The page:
Group character generation for NPCs

When I first started posting about group character generation, I did not expect it to be such a theme of my blogging. And yet I find that I still have things to say about it. As I have not been able to play in a single RPG this week, this is what I’ve been doing instead…

The Court of Miracles

My friend Louis is running a game based on the Three Musketeers stories. My character in this game was raised in the criminal underworld, the Court of Miracles, and in the next session we’re going to explore it a bit.

As a conscientious player, I didn’t want to give Louis the task of inventing a ton of characters from my backstory, so I decided to invent a few NPCs that he could use (or not). To do this, I decided to follow my own advice (from my first group character generation post) and randomly generate some Relationships using a Fiasco playset. Since this is about the criminal underworld, I used a Mafia-themed playset called Hit the Mattresses! by Loki Carbis, and tweaked the results to suit the specific time and setting. For example, “Third Family mediator and the one who doesn’t trust them” came up a couple of times, and I simplified this to “one doesn’t trust the other”. I also ignored options about law enforcement and civilians.

The result? It worked amazingly! The relationships web gave a very solid framework to build characters on, and I’m really excited to see how these characters are used. I’m not going to give any information here just yet about the characters I came up with, since they haven’t appeared, but I can confirm that Fiasco playsets can help generate some really interesting groups of NPCs for your game, in any system.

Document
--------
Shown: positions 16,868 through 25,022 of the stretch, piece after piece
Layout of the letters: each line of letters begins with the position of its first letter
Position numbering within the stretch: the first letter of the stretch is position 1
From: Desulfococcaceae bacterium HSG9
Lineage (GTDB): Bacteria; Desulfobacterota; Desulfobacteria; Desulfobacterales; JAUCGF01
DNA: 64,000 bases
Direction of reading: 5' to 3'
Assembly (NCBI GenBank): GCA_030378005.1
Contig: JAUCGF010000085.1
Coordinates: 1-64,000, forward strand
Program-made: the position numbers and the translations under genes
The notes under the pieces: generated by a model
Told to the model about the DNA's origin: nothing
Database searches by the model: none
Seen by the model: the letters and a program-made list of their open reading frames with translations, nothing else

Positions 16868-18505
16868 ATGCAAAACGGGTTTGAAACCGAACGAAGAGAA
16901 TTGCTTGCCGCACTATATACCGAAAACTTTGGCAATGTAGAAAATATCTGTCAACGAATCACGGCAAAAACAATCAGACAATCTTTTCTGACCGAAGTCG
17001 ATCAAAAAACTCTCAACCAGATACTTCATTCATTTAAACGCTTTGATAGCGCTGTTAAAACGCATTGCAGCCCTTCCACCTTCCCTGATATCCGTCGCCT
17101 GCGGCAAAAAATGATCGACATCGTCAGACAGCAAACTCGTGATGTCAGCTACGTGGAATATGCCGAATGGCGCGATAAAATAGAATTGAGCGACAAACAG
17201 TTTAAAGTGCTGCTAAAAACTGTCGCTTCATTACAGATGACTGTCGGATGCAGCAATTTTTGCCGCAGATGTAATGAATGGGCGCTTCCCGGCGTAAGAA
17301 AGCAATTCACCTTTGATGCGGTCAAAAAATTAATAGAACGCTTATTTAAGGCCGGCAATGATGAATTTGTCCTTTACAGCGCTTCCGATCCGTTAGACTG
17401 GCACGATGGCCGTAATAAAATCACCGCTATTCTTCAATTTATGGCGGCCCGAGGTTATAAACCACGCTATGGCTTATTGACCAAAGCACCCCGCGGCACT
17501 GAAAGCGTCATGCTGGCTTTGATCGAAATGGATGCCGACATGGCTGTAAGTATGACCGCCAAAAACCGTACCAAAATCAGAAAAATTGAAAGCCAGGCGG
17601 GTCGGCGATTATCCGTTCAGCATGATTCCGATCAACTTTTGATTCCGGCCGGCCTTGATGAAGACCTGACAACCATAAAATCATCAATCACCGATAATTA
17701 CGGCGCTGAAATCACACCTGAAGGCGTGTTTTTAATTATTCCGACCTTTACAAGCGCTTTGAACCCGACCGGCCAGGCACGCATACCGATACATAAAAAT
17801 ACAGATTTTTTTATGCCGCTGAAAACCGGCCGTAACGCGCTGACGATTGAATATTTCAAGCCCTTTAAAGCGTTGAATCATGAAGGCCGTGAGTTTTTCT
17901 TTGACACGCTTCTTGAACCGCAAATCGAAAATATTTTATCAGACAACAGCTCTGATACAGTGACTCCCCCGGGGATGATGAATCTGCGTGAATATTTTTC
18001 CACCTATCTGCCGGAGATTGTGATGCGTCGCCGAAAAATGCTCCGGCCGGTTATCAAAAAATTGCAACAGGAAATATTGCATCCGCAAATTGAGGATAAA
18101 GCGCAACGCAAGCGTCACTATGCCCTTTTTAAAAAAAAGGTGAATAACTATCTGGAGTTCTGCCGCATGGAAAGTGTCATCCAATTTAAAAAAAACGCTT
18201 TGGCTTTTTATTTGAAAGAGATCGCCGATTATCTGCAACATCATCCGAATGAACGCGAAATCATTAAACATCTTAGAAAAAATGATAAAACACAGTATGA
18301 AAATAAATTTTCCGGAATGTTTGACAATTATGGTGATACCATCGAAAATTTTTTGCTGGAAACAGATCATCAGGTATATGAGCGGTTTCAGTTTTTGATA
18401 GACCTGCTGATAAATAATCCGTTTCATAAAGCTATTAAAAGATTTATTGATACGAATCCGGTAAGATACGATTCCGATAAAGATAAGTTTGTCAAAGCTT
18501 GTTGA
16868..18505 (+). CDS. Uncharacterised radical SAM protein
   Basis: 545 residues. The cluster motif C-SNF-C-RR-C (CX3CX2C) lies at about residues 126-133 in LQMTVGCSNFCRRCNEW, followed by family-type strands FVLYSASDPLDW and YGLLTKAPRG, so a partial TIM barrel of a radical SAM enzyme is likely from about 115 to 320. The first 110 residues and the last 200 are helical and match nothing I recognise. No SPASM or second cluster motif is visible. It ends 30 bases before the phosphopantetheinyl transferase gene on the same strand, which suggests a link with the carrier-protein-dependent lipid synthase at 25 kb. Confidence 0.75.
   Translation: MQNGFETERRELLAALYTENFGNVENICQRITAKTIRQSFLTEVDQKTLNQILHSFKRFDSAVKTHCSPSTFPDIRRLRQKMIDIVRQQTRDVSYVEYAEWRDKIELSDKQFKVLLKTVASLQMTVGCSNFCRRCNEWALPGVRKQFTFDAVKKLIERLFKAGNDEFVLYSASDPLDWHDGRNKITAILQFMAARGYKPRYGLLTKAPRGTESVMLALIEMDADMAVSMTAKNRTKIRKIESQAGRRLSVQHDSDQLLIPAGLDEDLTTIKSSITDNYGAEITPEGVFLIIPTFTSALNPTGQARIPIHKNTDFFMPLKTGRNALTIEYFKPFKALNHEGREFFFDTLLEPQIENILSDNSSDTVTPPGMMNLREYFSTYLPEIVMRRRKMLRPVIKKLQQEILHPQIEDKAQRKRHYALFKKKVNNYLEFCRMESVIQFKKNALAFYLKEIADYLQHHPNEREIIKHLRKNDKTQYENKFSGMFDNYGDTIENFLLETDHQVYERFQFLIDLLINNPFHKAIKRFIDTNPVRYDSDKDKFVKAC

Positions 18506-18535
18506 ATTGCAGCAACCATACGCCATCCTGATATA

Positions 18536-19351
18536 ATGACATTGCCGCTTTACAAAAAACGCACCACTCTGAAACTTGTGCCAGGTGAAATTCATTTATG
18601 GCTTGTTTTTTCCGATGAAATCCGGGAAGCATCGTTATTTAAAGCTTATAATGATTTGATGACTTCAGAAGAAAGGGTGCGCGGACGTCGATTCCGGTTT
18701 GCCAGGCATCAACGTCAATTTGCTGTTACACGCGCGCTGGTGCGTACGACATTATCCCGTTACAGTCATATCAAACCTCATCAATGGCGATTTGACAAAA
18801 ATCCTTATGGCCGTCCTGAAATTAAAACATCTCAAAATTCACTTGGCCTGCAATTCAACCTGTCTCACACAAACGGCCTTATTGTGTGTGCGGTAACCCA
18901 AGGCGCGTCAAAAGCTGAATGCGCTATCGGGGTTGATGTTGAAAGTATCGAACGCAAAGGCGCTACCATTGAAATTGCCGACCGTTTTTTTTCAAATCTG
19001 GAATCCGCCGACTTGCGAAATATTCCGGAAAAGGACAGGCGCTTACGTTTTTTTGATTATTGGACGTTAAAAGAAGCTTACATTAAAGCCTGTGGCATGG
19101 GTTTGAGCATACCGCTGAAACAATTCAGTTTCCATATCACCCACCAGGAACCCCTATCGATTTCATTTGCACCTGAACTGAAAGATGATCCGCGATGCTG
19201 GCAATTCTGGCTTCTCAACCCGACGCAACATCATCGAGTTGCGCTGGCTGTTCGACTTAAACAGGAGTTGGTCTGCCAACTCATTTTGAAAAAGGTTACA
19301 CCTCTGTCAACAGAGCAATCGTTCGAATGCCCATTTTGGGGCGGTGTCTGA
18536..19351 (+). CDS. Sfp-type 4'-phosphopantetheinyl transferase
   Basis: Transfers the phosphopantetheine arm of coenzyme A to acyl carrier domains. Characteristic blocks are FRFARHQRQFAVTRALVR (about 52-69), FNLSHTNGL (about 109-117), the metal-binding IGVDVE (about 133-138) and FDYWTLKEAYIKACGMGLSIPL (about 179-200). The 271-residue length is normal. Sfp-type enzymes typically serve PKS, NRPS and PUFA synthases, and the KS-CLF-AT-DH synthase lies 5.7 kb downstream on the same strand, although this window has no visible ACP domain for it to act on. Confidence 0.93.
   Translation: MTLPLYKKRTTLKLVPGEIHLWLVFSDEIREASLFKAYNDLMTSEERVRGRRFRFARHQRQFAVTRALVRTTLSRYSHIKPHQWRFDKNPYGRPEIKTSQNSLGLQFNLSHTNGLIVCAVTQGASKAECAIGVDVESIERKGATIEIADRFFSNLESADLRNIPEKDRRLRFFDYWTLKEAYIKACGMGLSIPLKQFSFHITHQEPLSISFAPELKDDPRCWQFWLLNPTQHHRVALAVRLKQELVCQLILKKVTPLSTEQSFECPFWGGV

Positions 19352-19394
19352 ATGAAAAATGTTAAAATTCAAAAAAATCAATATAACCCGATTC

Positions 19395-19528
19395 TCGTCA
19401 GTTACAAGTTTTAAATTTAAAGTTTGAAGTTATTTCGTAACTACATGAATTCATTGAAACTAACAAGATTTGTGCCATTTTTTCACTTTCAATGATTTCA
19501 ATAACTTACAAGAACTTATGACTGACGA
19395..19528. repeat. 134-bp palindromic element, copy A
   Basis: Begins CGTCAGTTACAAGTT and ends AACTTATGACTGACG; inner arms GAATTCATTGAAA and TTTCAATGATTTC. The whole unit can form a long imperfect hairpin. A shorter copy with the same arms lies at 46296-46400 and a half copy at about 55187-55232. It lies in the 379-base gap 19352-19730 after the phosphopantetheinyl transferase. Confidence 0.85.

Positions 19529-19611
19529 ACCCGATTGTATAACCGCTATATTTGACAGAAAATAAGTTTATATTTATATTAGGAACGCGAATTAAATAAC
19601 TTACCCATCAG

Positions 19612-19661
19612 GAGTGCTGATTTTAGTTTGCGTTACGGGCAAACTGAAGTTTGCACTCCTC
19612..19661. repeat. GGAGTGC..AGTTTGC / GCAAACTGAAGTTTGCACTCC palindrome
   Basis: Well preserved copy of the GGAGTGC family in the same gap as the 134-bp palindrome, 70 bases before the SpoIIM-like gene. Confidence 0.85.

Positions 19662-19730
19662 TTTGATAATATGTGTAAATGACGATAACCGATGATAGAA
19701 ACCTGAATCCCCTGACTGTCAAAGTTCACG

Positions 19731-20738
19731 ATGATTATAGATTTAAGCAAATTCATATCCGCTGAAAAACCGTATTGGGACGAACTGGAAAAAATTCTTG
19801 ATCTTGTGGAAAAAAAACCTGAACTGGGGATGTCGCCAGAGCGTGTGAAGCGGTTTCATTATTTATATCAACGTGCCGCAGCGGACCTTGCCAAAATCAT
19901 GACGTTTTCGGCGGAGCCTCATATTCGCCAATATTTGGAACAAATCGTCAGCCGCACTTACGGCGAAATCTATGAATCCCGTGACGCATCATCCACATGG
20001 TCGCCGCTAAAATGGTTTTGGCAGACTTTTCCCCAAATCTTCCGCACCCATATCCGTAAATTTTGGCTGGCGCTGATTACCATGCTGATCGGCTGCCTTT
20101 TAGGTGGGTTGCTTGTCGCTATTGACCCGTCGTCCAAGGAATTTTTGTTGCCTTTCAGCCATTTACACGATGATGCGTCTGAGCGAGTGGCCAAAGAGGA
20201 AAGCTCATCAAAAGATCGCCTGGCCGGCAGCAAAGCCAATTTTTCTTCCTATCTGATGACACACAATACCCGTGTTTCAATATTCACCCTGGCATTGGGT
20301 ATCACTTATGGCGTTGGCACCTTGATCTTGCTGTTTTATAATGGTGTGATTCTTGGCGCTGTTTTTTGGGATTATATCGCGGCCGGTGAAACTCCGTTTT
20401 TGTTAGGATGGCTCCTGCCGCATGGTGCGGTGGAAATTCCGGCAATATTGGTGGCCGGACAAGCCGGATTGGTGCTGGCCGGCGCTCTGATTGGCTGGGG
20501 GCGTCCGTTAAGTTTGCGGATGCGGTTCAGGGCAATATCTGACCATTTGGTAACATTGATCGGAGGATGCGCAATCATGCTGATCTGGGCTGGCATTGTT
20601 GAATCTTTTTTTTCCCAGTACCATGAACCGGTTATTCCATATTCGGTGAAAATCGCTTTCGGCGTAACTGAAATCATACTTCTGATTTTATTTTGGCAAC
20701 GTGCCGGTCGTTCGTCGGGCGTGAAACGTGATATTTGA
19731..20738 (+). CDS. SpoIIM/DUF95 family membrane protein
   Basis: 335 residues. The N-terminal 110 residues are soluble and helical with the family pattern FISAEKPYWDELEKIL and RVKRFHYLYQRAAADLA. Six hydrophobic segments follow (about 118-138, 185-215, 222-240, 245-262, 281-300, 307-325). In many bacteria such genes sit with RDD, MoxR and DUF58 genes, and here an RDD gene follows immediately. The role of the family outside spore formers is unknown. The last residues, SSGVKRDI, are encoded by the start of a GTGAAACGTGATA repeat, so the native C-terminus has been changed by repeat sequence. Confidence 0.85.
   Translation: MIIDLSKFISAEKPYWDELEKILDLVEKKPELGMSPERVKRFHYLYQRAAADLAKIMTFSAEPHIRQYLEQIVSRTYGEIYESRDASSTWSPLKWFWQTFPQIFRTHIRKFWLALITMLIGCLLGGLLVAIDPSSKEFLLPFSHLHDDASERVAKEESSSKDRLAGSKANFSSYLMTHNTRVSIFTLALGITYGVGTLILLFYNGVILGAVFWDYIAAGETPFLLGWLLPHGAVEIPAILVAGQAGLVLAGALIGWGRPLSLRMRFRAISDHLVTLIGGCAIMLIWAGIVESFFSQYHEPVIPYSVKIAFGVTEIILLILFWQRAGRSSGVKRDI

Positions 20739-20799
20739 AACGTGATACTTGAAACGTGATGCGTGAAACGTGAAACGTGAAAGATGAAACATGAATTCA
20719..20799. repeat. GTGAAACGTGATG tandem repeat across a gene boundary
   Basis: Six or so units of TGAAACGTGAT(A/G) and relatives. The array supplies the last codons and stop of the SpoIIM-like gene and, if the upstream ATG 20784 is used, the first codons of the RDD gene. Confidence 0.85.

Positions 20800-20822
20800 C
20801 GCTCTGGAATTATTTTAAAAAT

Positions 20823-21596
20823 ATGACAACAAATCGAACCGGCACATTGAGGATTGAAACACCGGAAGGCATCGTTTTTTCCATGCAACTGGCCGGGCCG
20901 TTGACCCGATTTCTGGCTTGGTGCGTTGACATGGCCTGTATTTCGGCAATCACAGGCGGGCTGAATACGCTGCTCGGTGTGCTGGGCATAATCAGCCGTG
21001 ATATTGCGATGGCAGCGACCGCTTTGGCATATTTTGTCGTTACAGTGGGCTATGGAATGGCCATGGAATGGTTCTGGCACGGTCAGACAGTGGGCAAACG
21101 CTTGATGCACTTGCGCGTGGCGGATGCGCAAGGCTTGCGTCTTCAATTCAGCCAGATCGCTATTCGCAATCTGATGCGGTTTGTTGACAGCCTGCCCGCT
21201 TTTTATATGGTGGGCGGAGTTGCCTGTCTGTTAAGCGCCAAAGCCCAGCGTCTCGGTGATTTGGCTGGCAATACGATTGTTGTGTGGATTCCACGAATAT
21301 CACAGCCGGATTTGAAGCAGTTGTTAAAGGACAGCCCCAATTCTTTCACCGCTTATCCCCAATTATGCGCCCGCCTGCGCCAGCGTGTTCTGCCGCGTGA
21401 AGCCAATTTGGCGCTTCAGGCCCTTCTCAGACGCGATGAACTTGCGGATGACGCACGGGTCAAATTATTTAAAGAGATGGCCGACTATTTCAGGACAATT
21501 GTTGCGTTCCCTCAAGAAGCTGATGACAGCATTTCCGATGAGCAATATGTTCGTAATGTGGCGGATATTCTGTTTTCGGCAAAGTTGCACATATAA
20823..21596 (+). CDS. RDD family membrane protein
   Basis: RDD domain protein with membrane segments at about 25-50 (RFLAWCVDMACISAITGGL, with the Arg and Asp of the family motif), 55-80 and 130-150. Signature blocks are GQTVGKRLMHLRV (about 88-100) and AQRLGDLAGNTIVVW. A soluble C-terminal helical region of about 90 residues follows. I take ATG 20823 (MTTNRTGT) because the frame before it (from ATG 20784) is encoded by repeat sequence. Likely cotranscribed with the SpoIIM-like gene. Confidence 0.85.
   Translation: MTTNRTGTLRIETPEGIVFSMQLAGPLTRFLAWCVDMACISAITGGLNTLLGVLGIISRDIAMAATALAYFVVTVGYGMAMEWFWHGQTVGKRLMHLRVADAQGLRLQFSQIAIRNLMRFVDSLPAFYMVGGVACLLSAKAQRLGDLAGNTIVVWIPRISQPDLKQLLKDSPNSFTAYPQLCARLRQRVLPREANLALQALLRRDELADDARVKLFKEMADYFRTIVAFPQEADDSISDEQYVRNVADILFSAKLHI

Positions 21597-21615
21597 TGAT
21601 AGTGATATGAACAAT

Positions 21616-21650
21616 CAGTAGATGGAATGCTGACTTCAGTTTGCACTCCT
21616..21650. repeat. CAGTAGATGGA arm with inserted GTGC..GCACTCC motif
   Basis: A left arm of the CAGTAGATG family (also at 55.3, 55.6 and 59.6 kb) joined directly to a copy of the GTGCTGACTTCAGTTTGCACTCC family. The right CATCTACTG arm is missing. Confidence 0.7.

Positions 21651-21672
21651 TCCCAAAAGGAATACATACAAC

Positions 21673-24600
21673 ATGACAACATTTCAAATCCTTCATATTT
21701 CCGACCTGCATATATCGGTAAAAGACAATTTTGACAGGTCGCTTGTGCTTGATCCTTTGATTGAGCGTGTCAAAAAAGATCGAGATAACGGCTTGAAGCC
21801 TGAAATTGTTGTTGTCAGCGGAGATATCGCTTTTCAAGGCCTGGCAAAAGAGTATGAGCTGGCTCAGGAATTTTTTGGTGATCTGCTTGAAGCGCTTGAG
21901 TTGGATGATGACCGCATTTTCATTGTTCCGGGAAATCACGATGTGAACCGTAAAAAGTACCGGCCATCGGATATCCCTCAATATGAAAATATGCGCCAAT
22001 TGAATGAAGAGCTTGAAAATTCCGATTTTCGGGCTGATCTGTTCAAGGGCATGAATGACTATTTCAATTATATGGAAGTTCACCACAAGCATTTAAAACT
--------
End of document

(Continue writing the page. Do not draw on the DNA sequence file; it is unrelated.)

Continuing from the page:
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“Oh THAT’S why I’m hanging out with you!”: More group character generation

Last week, I talked about the importance of group character generation at the start of long-running campaigns. I gave examples of lifting mechanics from games like Fiasco and Smallville to improve cohesion of adventuring parties and make campaigns more character-driven. When I submitted the post, I had no intention of writing anything more on the topic, but in my natural internet wanderings I found several things this week that build on exactly the things I discussed last time, and I was drawn right back in.

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“Why do I hang out with you again?”: The importance of group character generation

I am a huge believer in doing group character generation at the start of a new RPG campaign. I don’t just mean getting all the players in the same place to do character generation, but actually doing it together. Of the RPGs I’ve played in, nearly all of the ones I’ve enjoyed most have made character generation a group activity.

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